Egypt culture, club fencing (Tahtib) and Kaak El-eid

Facts about Tahtib and Kaak El Eid

Club fencing and Kaak El-Eid are very interesting Egypt culture facts. We are going to know more information about them.

Club fencing (Tahtib)

Egyptian culture, 2 men play fencing (Tahtib)
Club fencing or “Tahtib” in the Arabic language is one of the facts about ancient Egypt culture.

Scenes covering the walls of some noble tombs in Qurna show a type of fencing using clubs or “Tahteb” as a game for showing off and demonstration of strength and power.

Interesting facts about Egyptian culture
Facts about Tahtib in ancient Egypt

The ancient Egyptians used to cover the extremes of these clubs with pieces of cloth in order to protect the contestants.

At the beginning of the game, they used to raise their hands to salute the king and the dignitaries and bow in front of them.

The game continued and extended through the Islamic ages as depicted in a Mamluk manuscript dated back to the 9th Hijra century 15th century A.D. now on display in the Museum of the Islamic Arts.

Meanwhile, the rules of this game provided that the contestants should be of the same age, strength, and height. Scores were achieved by touching the rival with the club at the torso, and arms.

The game was over if the contestant would succeed in touching the head of the opponent.

From the above, we conclude that this game was undoubtedly inherited from the remote past, and deeply rooted in the Egyptian culture.

And still, does not differ in our present day except in that some practiced it while on horse backs with fencing gears.

However, this is not to be considered a considerable change in the game. On the other hand, the game is more popular in Upper Egypt’s countryside than in metropolitan areas.

Which simply means that the Egyptian in their remote villages was more infatuated by the past and culture of their predecessors than those inhabitants of the cities, who were to a great extent influenced by the foreigners and their customs.

Facts about fencing
Tahtib players in combat, culture of Egypt

You can notice the characteristics of Egyptian culture through this custom.

Ancient Egypt culture: Kaak El-Eid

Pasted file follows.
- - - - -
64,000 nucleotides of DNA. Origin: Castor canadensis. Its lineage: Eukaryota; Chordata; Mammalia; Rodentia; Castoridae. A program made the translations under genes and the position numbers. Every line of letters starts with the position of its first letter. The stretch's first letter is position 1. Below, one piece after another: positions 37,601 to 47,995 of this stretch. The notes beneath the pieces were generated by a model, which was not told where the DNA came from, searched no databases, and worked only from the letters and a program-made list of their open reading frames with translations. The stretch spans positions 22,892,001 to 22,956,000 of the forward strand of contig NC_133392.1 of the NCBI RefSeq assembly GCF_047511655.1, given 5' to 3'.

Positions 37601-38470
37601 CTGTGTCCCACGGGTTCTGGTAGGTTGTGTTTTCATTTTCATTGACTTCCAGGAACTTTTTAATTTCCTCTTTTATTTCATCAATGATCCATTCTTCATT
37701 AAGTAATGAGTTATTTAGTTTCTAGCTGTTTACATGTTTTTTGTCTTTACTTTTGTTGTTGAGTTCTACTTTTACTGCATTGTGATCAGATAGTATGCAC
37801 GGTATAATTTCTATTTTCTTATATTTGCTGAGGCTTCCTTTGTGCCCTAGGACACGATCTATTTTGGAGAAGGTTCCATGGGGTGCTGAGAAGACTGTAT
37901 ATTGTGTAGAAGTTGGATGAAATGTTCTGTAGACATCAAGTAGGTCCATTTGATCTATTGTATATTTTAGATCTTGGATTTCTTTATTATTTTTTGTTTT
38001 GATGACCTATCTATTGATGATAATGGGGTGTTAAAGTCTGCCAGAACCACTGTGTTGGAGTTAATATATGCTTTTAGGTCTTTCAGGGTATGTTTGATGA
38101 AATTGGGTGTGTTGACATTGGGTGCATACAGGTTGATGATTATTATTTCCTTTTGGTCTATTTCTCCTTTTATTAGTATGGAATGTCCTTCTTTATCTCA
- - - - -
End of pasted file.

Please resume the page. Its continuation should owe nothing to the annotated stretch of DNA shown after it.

Kaak El-Eid in Egypt
Kaak El-Eid, facts about ancient Egyptian culture

On the walls of a side room in Ramses III’s tomb, a scene of “the royal bakery” was found. The scene revealed a wide variety of cakes prepared in different shapes and forms.

Some of the cakes were fried, while the others were baked in ovens. It was remarkable to find a cow-shaped cake. The ancient Egyptians made cakes shaped as animals.

Kaak El-Eid in the Fatimid Dynasty

In the Fatimid Dynasty of Islamic Egypt, during the celebration of the small and grand Bairam, sweets were formed on two big molds of candies where man and animal shapes were formed.

Meanwhile, a comparison between the ancient Egyptians and Fatimids in Egypt in this respect would reveal that the Fatimids formed their cakes in human and animal figures.

Nowadays, the Egyptians inherited this custom, especially in the villages.

The Fatimid Caliph, Al-Mueiz had founded a house called “Al-Fitra” where sweets, cookies dates, and nuts were prepared, during the period from the beginning of Rajab to the middle of Ramadan, and had them distributed among all people regardless of their social classes.

In the Mamluk period, people used to exchange congratulations and plates of home-made cakes in occasions such as feasts.

Cakes were prepared at home, although some people preferred the readymade cakes, the matter which made Ibn Al-Haj criticize them claiming that they bought cakes made by the Jews in the Muslims Bairam.

Facts about Egyptian culture
Kaak El-Eid in the Egyptian culture

The ancient Egyptians had a tendency to shape their cakes as cows and other animals or human beings, driven by their desire to carve statues.

Since the latter had represented a symbol of different aspects of life for them, besides it was a fine art; sculpture.

The Fatimids on the other hand shaped the sweets and not the cakes as human and animal figures, probably they considered the sweets and cakes as one thing.

The Arabs during the early Islamic period had come to know the cakes from the Persians.

When Al-Hajaj Ibn Youssef wanted to make a feast celebrating the circumcision of his son, he summoned some Dahakeen to ask them about the Persian feasts.

Meanwhile, the custom of making sweets shaped as statues was copied from the Fatimid era while shaping them as cakes were inherited from the ancient Egyptians.

Making statues in this way was a primitive approach to the art of sculpture. Nevertheless, a link exists between shaping the cakes as statues nowadays, and in the remote past.

The history of culture in Egypt includes a lot of traditions and these habits are considered among of the most important of them.